GICJ calls for independent investigations on cases of abduction of journalists and human rights defenders in Iraq

On 2 June 2017, Geneva International Centre for Justice (GICJ) addressed a letter to the High Commissioner for Human Rights to call the attention on new evidence of the violent actions of the Al-Hashd Al-Shaabi militias in Iraq and of the closure of democratic space in the country. In its letter to the High Commissioner number 11 of 20 February 2017, GICJ had reported on cases of violence used against peaceful protestors and on the kidnapping of activists, journalists and demonstrators. The information provided clearly displayed the tendency of the Iraqi government and armed groups to shut democratic space and to hinder the citizens’ basic freedoms.

The video GICJ attached to the letter shows Mr. Qais Al Khazali. leader of Asa'ib Ahl al-Haq (AAH), one of the main component of Al-Hashd Al-Shaabi militias, confirming that the armed groups are responsible for the kidnapping of Mrs. Afrah Shawqi al-Qaisi, Iraqi journalist, occurred on Monday 26 December 2016 as well as for the abduction of seven other human rights defenders in May 2017. 

As GICJ explained in its previous letter, Mrs. al-Qaisi, journalist employed by a Pan-Arab newspaper based in London, and prominent critic of Iraq’s endemic corruption and government mismanagement was kidnapped from her house, where she lives with her two children by eight armed men disguised as security officers. The attack took place few days after Mrs. al-Qaisi had expressed “anger that armed groups could act with impunity”. She was released on 3 January 2017.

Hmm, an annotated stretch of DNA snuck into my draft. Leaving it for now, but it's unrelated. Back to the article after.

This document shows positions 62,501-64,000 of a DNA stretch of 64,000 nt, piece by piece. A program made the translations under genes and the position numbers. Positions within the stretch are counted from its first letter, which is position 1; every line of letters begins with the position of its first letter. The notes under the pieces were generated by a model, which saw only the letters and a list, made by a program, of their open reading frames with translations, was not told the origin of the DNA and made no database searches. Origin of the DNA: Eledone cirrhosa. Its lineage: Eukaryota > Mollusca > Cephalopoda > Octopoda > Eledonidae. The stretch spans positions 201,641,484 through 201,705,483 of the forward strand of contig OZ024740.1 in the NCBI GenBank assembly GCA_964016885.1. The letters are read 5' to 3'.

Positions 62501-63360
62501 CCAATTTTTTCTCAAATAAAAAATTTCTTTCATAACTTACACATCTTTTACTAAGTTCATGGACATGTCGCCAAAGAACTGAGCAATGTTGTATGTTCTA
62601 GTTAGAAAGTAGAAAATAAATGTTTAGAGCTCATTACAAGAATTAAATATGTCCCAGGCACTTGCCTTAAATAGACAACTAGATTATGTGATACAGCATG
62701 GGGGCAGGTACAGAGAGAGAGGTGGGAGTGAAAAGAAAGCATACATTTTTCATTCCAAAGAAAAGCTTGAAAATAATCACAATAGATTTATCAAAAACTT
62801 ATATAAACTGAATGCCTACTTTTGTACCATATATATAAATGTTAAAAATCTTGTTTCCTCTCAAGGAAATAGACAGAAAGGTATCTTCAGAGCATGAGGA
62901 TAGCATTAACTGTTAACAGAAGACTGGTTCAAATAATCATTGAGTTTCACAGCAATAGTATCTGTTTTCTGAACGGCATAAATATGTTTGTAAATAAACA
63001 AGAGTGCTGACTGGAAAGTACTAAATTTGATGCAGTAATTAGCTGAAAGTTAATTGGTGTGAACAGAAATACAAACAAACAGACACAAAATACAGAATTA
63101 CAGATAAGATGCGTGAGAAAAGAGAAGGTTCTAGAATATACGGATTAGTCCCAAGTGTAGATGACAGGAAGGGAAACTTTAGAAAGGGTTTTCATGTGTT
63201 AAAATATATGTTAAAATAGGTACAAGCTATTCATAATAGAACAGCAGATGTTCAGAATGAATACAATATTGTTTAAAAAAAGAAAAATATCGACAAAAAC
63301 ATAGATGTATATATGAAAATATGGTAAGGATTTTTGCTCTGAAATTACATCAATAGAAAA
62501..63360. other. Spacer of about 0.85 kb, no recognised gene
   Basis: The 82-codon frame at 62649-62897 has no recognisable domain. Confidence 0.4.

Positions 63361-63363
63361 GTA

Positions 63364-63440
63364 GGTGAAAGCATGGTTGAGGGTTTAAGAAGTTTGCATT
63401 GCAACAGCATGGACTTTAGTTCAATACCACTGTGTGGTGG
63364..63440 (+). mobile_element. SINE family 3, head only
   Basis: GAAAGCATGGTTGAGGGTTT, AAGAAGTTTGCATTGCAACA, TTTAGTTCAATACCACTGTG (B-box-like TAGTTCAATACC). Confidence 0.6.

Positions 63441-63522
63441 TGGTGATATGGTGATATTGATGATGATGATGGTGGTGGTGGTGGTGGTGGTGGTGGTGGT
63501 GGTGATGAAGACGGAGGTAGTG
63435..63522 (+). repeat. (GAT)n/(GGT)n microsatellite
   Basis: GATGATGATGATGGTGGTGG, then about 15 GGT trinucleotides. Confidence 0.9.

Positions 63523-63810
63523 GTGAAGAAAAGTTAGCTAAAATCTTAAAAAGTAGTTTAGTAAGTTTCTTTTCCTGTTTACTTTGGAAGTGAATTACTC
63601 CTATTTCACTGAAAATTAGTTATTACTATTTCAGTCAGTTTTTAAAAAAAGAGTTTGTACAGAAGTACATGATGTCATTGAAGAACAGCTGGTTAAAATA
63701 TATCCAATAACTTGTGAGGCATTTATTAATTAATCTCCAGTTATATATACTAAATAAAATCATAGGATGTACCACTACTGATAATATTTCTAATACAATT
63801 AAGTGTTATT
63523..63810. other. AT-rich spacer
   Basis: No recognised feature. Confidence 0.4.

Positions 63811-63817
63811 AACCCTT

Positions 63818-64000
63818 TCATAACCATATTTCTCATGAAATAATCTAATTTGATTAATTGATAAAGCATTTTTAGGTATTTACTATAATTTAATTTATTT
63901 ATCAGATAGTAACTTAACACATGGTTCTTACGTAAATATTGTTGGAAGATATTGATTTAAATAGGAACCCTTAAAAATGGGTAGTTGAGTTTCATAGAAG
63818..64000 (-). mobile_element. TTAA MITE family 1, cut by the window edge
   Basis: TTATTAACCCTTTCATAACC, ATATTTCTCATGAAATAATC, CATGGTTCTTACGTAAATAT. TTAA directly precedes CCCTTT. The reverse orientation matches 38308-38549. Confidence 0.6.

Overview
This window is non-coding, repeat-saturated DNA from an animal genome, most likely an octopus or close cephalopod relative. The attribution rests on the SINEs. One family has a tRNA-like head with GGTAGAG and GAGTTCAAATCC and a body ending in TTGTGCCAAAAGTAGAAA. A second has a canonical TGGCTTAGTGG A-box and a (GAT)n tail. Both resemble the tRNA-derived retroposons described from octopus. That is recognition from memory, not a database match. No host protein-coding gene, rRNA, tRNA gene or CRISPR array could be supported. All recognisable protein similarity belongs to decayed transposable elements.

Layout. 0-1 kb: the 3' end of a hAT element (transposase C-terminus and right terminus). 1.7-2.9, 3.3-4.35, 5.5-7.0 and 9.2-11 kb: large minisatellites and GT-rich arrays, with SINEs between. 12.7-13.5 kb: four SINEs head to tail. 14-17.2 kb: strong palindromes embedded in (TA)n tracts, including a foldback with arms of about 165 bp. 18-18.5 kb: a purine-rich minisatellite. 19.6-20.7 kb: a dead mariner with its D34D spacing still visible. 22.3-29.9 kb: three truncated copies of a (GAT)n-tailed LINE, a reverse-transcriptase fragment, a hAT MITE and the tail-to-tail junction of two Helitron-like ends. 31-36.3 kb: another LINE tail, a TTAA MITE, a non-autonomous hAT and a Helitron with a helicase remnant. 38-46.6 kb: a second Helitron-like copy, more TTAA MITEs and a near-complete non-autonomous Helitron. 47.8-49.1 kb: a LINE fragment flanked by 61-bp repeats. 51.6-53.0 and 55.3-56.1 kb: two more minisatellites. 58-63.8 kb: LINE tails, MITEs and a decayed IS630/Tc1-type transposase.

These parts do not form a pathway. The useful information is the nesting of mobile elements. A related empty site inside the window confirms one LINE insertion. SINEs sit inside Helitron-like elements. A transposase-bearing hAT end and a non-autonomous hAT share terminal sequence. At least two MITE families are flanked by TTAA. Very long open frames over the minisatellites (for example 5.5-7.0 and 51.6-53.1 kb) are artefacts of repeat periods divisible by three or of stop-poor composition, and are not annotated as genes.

Between 1 to 2 am on 8 May 2017, seven human rights activists – some of them were students – were kidnapped from their apartments in Al-Batween area in Baghdad after they participated in the demonstration that had taken place the day before. The seven were released few days later.

In the video attached to the letter, Mr. Al Khazali explained that the journalist and the activists were kidnapped for writing articles against the militias, their leaders, and their “holy” activities in the media. From his way of explaining the facts, it is obvious that the abductions were act of intimidation against anyone who might criticize Al-Hashd Al-Shaabi.

GICJ believes that the words of Mr. Al Khazali are a further demonstration of the violent closure of democratic space in Iraq. In fact, despite frequent reports of cases of abuses and repression, the Iraqi government continues to severely infringe on its citizens’ fundamental rights, including freedom of expression and association, and to allow the al-Hashd al-Shaabi militias to threaten and commit violent actions against civilians, while enjoying total impunity.

Therefore, as the Iraqi government has proved unable – or unwilling – to ensure protection and to respect the fundamental rights of its citizens, GICJ reiterated its call for independent investigations and willed the High Commissioner to do all in its mandate to ensure that Iraq respects its international commitments and allows democratic debate. The climate of impunity surrounding the illegal practices – including attacks against civilian properties and abduction of journalists and human rights defenders – perpetrated by governmental forces must end, and victims of the government’s excessive use of violence should be provided with adequate redress and reparation.

Links to GICJ articles on Iraq:

GICJ Calls to Investigate Violations in Mosul GICJ Calls to Convene Special Session on Iraq Mosul - Next on "Liberation" Agenda Mosul - War Crimes by Iraq Security Forces and Militias Mosul - The Terrors of "War on Terror" Human Rights in Iraq - New Torture Images Out

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